D.C. Attorney General Karl Racine is planning a lawsuit against Big Oil over the alleged effects of climate change
WASHINGTON (Legal Newsline) – Government officials in two more areas are believed to be considering suing fossil fuel companies in a bid to force them to pay towards the cost of mitigating the effects of climate change - even though the two biggest rulings in this litigation have been in favor of Big Oil.
Several governments - including the cities of New York, Oakland, San Francisco, Baltimore and Boulder, Colorado; one state, Rhode Island; and counties in California and Washington - have filed suit against oil and gas companies, including ExxonMobil, Chevron and BP.
The plaintiffs have hired private lawyers (mostly at Hagens Berman and Sher Edling) on contingency fees and allege the companies knew from the 1970s that the extraction of fossil fuels had a direct impact on the climate. They want the companies to pay for the cost of mitigation of rising sea levels and other impacts associated with climate change.
Federal courts have thrown out two actions taken by New York City and jointly by San Francisco and Oakland. They are appealing.
In the California case, Judge William Alsup of the U.S. District Court for the Northern District of California, found that the issue of climate change “deserves a solution on a more vast scale than can be supplied by a district judge or jury in a public nuisance case."
But these setbacks have not deterred other officials from considering action, with Washington, D.C. recently publishing a request for bids from attorneys to act for the city in an action specifically naming Exxon.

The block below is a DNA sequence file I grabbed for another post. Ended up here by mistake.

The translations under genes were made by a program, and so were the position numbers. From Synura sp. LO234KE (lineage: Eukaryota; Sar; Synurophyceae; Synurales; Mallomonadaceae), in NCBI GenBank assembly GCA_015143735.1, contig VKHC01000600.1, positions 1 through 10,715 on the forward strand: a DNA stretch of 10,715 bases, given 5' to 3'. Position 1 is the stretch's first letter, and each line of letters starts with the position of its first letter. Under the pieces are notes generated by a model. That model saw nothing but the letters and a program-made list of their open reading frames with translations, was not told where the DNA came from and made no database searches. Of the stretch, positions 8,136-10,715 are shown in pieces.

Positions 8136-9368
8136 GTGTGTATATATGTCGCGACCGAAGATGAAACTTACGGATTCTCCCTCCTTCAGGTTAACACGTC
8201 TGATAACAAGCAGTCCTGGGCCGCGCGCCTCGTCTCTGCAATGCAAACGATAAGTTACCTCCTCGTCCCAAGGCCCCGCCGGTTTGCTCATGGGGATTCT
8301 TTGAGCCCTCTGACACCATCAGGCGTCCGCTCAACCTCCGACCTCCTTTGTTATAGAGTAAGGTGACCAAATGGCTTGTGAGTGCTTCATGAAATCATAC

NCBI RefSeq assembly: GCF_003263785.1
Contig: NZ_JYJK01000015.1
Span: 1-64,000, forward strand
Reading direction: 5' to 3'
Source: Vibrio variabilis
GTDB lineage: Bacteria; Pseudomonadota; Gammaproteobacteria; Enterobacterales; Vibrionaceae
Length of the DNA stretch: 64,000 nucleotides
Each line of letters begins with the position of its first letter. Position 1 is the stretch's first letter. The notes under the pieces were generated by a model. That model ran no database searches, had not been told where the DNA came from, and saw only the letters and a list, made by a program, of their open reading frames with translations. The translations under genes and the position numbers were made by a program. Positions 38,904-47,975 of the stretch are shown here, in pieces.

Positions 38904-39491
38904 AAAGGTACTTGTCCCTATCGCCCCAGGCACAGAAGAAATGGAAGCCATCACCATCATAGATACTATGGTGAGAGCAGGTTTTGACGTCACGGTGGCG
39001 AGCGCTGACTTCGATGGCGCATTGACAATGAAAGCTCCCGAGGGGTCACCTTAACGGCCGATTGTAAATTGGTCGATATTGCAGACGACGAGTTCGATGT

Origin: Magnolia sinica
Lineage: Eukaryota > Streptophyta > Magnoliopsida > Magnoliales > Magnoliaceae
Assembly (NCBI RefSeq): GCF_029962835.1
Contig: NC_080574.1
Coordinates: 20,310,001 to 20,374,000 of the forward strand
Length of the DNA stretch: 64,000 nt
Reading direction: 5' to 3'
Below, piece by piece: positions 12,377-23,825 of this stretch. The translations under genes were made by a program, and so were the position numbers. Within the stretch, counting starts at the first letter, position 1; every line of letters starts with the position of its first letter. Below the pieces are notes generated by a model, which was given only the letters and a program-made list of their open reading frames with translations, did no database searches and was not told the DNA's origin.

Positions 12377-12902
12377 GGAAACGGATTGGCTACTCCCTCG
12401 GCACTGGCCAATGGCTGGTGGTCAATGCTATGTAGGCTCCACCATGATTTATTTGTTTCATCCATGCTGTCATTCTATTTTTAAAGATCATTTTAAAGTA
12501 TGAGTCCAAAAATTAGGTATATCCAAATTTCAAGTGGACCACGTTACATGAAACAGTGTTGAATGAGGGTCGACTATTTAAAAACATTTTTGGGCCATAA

Honolulu is also reported to be considering action.
The D.C. request, which states the contract is contingent on victory and worth a maximum of $26 million, repeats many of the claims made in other suits, include that Exxon was "aware that its fossil fuel products were significantly contributing to climate change, and that climate change would accelerate and lead to significant harms to the environment in the 21st century."
Exxon, it is alleged, "failed to inform consumers about the effects of its fossil fuel products on climate change."
District of Columbia Attorney General Karl Racine, who signed off on the request for bids, cites potential violations of D.C.'s Consumer Protections Procedure Act and other district laws.
The Office of the Attorney General, the document states, has "determined this conduct should be the subject of an investigation or litigation against Exxon to secure injunctive relief stopping violations of the CPPA or other District law, as well as securing consumer restitution, penalties and the costs of any litigation."
The office of Washington, D.C. Mayor Muriel Bowser did not immediately return calls or emails from Legal Newsline asking for comment.
Exxon and other fossil fuel companies have vigorously defended themselves against the actions, largely on the basis that climate change is a global issue and that individual companies cannot be linked to acts that have directly caused injury under tort law.